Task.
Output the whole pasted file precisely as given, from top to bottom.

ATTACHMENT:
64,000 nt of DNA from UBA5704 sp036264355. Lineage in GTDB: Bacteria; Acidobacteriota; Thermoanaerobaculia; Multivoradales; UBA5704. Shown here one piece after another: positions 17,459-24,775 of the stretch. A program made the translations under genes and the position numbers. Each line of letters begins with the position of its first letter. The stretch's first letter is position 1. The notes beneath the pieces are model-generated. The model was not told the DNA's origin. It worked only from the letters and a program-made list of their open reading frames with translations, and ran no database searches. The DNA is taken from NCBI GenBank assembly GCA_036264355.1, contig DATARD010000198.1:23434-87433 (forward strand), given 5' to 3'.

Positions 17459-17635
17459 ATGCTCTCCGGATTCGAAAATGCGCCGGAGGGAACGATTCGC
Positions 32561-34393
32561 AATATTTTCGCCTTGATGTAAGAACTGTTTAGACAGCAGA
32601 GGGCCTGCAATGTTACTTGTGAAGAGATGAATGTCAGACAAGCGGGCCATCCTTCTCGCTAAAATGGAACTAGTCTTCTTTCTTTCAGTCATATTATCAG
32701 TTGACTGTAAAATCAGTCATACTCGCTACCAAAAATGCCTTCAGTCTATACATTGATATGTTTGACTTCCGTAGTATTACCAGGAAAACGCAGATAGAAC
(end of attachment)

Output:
64,000 nt of DNA from UBA5704 sp036264355. Lineage in GTDB: Bacteria; Acidobacteriota; Thermoanaerobaculia; Multivoradales; UBA5704. Shown here one piece after another: positions 17,459-24,775 of the stretch. A program made the translations under genes and the position numbers. Each line of letters begins with the position of its first letter. The stretch's first letter is position 1. The notes beneath the pieces are model-generated. The model was not told the DNA's origin. It worked only from the letters and a program-made list of their open reading frames with translations, and ran no database searches. The DNA is taken from NCBI GenBank assembly GCA_036264355.1, contig DATARD010000198.1:23434-87433 (forward strand), given 5' to 3'.

Positions 17459-17635
17459 ATGCTCTCCGGATTCGAAAATGCGCCGGAGGGAACGATTCGC
Positions 32561-34393
32561 AATATTTTCGCCTTGATGTAAGAACTGTTTAGACAGCAGA
32601 GGGCCTGCAATGTTACTTGTGAAGAGATGAATGTCAGACAAGCGGGCCATCCTTCTCGCTAAAATGGAACTAGTCTTCTTTCTTTCAGTCATATTATCAG
32701 TTGACTGTAAAATCAGTCATACTCGCTACCAAAAATGCCTTCAGTCTATACATTGATATGTTTGACTTCCGTAGTATTACCAGGAAAACGCAGATAGAAC